Hello Kitty, Gudetama, Pokémon prints. Fake food key rings and sashimi fridge magnets. We buy one of every matcha flavoured snack in the confectionery aisle.
It’s nightfall now, my last in Japan. We celebrate with cans of Strong, a 9% alcoholic beverage that tastes like fruity chemicals and only costs 350 yen. We reminisce about whānau. I recall how we used to attend church together. Both our mothers are devout Christians. But that seems worlds apart now, and we don’t bear that weight anymore. Or maybe we bear it in other ways. I wonder how long we’ll carry a part of Tokyo, in this very moment, after it has passed.
Form is emptiness, immaterial and pure
Drifting with the crowds through the neon-lit night, Strong in one hand and shopping bags in the other. In and out of TAITO STATION to admire the flurry of gamers; stopping to muse at karaoke singers, strobes flashing in their private room – their own little universe. We shuffle across Shibuya Crossing and lament over Hachikō’s bronze statue. An elderly woman pushes her French bulldog in a pram, its diamanté collar refracting the light and our doting eyes. We get word of a rave somewhere near Daikanyama and begin the pilgrimage there. Through narrow streets dimly lit by lanterns in the warm summer night.
The cap caught your head like it
Had any idea what it was doing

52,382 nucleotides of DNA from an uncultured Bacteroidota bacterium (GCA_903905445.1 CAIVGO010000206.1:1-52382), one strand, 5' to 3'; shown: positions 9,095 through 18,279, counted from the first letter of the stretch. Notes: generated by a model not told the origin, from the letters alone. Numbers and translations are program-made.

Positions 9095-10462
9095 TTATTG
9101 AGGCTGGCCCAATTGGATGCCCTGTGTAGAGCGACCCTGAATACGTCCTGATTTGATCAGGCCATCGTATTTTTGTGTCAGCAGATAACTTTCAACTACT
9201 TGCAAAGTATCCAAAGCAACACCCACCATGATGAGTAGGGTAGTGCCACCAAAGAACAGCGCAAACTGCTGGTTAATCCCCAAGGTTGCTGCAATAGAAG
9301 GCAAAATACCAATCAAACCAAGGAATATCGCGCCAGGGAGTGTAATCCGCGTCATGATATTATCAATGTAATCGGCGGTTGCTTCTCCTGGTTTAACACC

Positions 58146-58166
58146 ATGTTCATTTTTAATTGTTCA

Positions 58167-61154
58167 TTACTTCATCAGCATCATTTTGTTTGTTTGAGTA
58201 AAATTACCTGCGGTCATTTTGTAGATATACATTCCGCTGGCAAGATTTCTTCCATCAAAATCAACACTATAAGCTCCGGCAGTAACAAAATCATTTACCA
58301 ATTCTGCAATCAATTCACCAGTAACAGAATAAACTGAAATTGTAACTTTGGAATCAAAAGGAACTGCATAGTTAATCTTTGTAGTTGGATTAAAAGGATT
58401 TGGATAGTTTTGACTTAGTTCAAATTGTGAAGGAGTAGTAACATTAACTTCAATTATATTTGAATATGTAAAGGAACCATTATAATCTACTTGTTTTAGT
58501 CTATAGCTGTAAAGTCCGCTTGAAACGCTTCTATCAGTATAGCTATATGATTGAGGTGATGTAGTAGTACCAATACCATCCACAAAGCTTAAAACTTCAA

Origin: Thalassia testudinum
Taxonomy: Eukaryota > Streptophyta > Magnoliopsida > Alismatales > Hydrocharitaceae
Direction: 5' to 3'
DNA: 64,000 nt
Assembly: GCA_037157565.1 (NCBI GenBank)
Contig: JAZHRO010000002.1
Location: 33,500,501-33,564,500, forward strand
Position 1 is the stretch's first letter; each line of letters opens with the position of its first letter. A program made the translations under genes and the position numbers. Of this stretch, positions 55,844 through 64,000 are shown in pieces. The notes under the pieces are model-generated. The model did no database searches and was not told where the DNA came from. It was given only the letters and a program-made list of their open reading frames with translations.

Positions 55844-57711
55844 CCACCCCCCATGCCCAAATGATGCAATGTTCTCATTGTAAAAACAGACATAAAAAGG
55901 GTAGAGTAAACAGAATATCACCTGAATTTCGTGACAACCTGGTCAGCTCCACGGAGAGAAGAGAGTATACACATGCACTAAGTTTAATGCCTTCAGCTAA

An elegant body
Grand, like vapour
Erring on the side of
Mistaking martial arts for violence
The bees die on the concrete and
The rats in the grapevine live
In your belly, A vague Place
“How much are you?”
Random men asked me on street 12 years ago.
It was obviously referencing my price for sex and I didn’t even
think to answer.
How about as an artist now, how much am I worth?
Currently my art business runs at a loss every year.
Within 2 minutes of my wage being paid into my account, most
of the money disappears to pay off the credit card debt. I create
more and more credit card debt for each exhibition and I
slowly pay them off.
I wonder how I can start saving for the future.
One day I want to have kids and I want to have enough money
that they don’t have to worry.
Like everyone, I also live in historical/cultural debts. Being
Japanese, I am almost torn into different parts.
We have our own history of invasion in our country, Hokkaido
and Okinawa, then we also invaded other countries such as
China, Korea, Taiwan, etc.